Tuesday, 10 November 2009

Death Penalty - Never Right

As yet another execution in the United States draws near, discussions about the rights and wrongs of death penalty have been revived. All sorts of nuanced arguments and points of view have been proffered and bandied around. Even I was tempted to indulge in some good old Internet forum exchanges. In the end I didn't. Why? Mostly because I don't really have anything to discuss. My views on the matter can be summed up like this:

Death penalty is never rigth.

This I can also support by several arguments.

Death penalty is irreversible. Even if there was not ample evidence of
overturned convictions there can never be an absolute certainty that a death penalty will never result in an innocent person being killed. So why run the risk at all? For those who may want to argue that a certain number of miscarriages of justice are not a problem - I've seen them likened to traffic accidents, for example - those should consider the suffering of an innocent person on a death row. Can there be any worse cruel and unusual punishment than to await certain death as a punishment for something you know, in your heart of hearts, you have not done?

Death penalty is a deterrent. This one sounds very plausible, to be entirely honest. Unfortunately, when you examine this argument more closely it is fatally flawed (pun intended). Seeing as death is the ultimate punishment, one would expect that if it was threatened for various crimes, those crimes would eventually cease to be committed. I mean, knowing that getting caught will lead to the very end of your life should be reason enough to refrain from whatever it is you planned to do. And yet, even if death penalty existed since the dawn of civilisation, the crimes for which it is meted out are still with us. Not much of a deterrent then!

Death penalty is revenge, delegated. This is something I can even understand, sort of. It is a very human and natural reaction of a victim (or rather, victim's kin) to want to avenge the crime. There were times, and societies, where the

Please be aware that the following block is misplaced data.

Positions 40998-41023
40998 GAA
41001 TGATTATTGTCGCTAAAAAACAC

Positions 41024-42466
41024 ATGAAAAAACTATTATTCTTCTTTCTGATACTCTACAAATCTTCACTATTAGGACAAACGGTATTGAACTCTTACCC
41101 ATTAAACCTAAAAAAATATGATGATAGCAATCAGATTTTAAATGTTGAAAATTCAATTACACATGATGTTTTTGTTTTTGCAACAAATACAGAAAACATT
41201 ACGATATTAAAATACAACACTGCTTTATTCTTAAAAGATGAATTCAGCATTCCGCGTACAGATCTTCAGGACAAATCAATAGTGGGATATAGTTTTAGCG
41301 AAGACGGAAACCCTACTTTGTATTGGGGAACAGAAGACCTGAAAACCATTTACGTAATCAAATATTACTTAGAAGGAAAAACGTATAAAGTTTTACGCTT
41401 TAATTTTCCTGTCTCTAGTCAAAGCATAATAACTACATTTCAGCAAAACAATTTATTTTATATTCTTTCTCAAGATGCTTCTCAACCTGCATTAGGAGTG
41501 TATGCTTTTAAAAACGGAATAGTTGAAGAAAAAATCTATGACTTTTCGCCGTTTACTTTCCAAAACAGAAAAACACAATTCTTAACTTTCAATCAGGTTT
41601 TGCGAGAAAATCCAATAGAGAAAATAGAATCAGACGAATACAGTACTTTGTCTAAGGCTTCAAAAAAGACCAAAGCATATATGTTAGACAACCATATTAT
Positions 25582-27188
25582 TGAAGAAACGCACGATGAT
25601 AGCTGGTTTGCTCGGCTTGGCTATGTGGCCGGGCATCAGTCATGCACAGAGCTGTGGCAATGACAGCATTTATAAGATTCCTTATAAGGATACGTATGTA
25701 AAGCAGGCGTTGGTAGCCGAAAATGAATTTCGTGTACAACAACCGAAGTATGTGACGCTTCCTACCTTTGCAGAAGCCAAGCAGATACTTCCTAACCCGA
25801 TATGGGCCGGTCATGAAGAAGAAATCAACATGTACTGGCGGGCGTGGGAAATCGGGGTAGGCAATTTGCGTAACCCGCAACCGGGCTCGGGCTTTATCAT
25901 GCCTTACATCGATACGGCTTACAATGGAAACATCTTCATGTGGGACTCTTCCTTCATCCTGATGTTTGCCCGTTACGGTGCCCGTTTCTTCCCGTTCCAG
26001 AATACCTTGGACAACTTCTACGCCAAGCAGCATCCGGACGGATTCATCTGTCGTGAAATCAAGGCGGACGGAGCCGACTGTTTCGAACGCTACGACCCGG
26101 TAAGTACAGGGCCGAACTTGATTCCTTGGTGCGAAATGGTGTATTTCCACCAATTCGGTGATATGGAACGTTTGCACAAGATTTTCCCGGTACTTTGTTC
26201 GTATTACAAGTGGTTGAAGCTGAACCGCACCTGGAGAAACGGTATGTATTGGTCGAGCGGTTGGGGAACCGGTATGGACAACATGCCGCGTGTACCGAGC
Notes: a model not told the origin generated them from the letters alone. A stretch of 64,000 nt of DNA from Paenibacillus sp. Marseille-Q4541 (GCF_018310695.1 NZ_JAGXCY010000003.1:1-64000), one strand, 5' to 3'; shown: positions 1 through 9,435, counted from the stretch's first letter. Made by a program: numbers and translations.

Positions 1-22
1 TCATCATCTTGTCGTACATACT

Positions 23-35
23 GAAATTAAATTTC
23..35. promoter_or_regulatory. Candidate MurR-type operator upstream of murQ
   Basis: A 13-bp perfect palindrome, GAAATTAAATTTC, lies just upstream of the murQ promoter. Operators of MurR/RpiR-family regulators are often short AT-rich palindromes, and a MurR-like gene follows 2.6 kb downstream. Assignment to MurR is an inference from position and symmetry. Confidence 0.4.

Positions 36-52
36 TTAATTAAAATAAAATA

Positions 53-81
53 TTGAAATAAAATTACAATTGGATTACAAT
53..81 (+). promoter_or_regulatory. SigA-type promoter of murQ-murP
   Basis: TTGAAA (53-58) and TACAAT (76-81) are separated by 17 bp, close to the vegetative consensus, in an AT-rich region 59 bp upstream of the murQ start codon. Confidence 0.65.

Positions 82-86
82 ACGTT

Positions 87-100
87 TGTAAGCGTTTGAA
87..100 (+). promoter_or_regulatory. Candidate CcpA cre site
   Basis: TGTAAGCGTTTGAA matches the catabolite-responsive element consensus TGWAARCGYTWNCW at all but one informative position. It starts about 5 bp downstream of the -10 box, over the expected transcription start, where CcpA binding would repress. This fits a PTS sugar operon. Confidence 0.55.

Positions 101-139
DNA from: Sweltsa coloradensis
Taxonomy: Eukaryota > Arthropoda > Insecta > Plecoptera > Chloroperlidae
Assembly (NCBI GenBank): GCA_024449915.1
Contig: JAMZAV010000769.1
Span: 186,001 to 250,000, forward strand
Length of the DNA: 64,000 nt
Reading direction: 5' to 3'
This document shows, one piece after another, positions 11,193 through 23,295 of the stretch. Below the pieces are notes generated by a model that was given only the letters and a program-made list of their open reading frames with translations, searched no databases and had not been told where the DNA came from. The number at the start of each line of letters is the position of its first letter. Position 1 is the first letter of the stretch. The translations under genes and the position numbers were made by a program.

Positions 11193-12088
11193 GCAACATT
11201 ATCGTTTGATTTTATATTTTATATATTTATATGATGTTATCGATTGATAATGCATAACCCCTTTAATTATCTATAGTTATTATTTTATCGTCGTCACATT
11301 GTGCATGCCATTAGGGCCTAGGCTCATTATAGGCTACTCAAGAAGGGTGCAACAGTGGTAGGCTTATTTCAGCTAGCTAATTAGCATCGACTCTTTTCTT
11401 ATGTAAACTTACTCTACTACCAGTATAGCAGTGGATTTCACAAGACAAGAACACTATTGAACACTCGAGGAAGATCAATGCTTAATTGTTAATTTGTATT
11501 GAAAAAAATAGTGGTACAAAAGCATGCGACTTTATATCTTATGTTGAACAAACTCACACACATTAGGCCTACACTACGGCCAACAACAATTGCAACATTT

families took this kind of revenge onto themselves. That, unfortunately, tended not to work so well, as these tended to get out of hand, and never really finish. Not to mention that they usually went beyond the perpetrator themselves, and spread onto their families, too. Modern death penalty may be seen as feud redux, with the state stepping in to avenge the victim in lieu of the family so as the vicious circle is not started. But, I would argue that the victim is blinded by a personal loss, and their wish for revenge should be treated in similar way in which murder in the state of diminished responsibility is, and the latter does not attract a death penalty, at least not in the civilised countries. Finally, in all other cases we seem to be very much against the like-for-like revenge in our legal system. Surely you do not expect the state to break a jaw of someone for you after they are convicted of committing an act of actual bodily harm, with and especially without intent. So why kill someone then?

Death penalty removes the danger of re-offending. This one is most certainly true, at face value. The problem here is that this is not the only way of preventing someone from re-offending. And no, I do not mean cutting off their arms either. Generally, where a death penalty would be considered, I'd always go for
life imprisonment, even at risk of being accused of wishing for cruel and unusual punishment myself. How so? Well, there's this thing with humans where we tend to value our freedom more than anything else. So, in a sense, life imprisonment should satisfy the ones wanting revenge much more than a death penalty. After all, we only ever die once, and in modern times the death penalty is (presumed) painless, while with life imprisonment the victim can enjoy their revenge every single day, until the prisoner dies of natural causes - and some of those can be quite painful, too. Also, in cases where innocence is eventually established we can all have that warm, fuzzy feeling of being able to say sorry, and not just feel sorry for killing an innocent person.

There's probably more things that can be said against the death penalty, but the above three are my favourites, and I believe more than enough to make me certain death penalty can never be right. If you need more data you should not miss the brilliant web site of
Death Penalty Information Center. Just make sure you can stomach some horrible facts you can find there.